An independent government in Namibia will have to accept, at least at first, its economic links with South Africa, whose government it calls the "apartheid colonialists." About 90% of its exports go to South Africa and three-fourths of imports, mostly food, come from there.
Its primary port city, Walvis Bay, will remain a South African enclave even after independence.
SWAPO has promised over the years to redistribute the country's resources and exert more centralized control over the economy. The main target for land redistribution is whites, especially foreign absentee landlords.
"There are white farmers here who own up to 20 farms. That is a crime," Hidipo Hamutenya, SWAPO's chief spokesman, says. "They will be asked to choose the one they like best and give the rest to the people."
But SWAPO leaders also have said that farmers using their land effectively and producing food for the country will be left alone. And they say no land will be confiscated without negotiation with the owners.
SWAPO is counting on the country's reserve of diamonds, uranium and other minerals, which now make up 75% of foreign exchange earnings, to help it improve the schools, health care and housing of black Namibians.
Although it once believed in nationalizing the mining industry, SWAPO now says it intends to negotiate new contracts with the mining companies. It specifically has said that the companies will be required to reinvest "a substantial part" of their profits in Namibia.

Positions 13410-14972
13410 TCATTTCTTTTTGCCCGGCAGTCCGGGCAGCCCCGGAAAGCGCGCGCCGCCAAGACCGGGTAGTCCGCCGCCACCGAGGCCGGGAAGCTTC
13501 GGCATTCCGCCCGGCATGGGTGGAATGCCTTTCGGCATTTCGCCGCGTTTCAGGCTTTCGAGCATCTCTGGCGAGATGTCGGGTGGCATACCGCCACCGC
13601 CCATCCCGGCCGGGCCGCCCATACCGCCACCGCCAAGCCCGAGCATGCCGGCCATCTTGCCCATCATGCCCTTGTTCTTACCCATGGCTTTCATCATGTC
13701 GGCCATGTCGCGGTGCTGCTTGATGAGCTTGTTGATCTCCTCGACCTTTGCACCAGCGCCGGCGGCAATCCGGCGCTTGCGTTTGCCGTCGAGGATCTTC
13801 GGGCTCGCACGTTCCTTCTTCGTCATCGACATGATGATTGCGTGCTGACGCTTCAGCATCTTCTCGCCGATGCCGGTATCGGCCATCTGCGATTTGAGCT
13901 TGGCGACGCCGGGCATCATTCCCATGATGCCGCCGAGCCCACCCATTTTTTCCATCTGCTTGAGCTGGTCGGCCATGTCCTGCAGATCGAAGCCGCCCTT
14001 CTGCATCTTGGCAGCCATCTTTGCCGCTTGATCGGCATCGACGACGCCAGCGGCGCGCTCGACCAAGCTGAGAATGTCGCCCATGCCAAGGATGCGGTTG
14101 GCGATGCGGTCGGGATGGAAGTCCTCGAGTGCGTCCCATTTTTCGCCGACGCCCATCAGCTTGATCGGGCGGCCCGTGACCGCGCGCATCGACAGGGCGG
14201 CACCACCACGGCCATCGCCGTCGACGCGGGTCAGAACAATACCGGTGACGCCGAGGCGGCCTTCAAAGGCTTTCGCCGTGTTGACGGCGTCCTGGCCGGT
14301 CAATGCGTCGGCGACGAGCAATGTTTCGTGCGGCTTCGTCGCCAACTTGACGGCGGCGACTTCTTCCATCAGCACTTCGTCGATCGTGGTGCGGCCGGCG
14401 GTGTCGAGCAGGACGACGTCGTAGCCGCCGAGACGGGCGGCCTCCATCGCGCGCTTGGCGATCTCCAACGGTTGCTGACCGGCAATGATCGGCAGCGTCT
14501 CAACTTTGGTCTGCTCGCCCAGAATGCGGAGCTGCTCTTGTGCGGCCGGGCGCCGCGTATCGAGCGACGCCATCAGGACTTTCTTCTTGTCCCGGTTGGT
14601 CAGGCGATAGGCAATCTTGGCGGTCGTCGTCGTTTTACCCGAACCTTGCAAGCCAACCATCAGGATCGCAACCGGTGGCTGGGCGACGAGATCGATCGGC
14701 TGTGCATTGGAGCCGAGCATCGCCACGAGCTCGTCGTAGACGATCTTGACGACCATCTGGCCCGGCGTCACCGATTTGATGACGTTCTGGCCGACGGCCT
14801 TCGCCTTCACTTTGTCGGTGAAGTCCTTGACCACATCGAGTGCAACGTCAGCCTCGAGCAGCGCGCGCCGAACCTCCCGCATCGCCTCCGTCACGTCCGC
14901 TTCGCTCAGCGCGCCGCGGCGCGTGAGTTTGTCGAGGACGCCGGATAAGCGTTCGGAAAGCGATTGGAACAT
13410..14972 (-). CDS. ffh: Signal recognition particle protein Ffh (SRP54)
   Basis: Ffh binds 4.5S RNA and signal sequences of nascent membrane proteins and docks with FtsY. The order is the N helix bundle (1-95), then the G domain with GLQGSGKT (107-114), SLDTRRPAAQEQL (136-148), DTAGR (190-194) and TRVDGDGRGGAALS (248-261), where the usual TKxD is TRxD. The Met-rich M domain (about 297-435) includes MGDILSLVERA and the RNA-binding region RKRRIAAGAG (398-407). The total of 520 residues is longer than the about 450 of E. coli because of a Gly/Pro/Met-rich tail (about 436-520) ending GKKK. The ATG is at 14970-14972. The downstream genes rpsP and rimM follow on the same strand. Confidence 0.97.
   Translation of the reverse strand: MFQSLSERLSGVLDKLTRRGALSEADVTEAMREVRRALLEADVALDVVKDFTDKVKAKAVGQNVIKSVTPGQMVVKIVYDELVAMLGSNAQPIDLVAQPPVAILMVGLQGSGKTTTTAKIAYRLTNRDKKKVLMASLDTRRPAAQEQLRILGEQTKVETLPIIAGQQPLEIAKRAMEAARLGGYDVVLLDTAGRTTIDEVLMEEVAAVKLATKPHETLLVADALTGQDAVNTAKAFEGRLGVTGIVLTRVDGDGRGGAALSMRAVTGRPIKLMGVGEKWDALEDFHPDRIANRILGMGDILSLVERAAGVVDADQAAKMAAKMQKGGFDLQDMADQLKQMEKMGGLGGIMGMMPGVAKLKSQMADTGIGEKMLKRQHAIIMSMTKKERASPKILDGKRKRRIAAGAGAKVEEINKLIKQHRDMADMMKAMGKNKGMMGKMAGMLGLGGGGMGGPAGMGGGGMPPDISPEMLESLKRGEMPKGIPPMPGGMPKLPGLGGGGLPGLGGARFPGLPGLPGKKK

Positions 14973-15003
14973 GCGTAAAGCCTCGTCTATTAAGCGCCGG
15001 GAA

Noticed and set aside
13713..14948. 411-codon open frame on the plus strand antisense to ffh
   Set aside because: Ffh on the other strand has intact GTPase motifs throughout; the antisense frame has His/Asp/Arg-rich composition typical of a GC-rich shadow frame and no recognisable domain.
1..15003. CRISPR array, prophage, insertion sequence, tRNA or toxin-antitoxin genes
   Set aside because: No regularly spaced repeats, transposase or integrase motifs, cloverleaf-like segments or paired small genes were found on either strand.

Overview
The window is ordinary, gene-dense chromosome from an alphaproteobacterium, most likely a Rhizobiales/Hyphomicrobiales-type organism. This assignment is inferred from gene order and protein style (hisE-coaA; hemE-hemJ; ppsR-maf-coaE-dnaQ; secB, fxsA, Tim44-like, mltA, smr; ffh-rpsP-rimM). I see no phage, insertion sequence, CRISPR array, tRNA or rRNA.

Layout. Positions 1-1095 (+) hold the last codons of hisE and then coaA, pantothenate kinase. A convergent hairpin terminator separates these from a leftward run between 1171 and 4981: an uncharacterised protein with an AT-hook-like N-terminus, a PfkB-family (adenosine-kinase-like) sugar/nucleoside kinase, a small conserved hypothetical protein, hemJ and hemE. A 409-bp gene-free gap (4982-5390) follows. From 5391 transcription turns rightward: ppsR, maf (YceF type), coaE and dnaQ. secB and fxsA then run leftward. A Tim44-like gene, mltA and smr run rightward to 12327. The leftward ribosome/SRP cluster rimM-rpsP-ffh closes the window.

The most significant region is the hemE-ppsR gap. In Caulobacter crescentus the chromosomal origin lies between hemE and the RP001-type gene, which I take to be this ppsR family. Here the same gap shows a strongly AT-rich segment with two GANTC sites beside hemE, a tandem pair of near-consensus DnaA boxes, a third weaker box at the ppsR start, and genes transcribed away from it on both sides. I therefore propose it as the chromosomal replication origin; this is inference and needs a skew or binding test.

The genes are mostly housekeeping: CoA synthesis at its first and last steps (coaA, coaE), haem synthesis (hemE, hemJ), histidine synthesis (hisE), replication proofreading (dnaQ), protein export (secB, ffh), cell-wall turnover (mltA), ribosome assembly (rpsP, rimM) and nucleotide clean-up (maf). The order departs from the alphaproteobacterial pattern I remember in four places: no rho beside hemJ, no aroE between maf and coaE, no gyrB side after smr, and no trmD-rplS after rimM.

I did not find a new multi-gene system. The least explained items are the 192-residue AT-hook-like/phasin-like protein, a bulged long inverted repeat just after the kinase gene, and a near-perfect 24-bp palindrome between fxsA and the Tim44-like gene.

The mining companies, which currently have a tax rate of 60%, doubt they can afford to pay more. But they believe Namibia's mineral potential has been largely untapped and that more mining companies will be lured here if trade sanctions against Pretoria, which still extend to Namibia, are lifted.
SWAPO's biggest headache, though, may be dealing with the raised expectations of the black masses, most of whom are landless and 30% jobless.
"We will educate the people that independence is not a panacea, that they will have to work hard and produce," Hage Geingob, SWAPO's election director, recently told the South African magazine Leadership. "It would be a serious mistake to believe that independence is the time for people to make big claims on the state."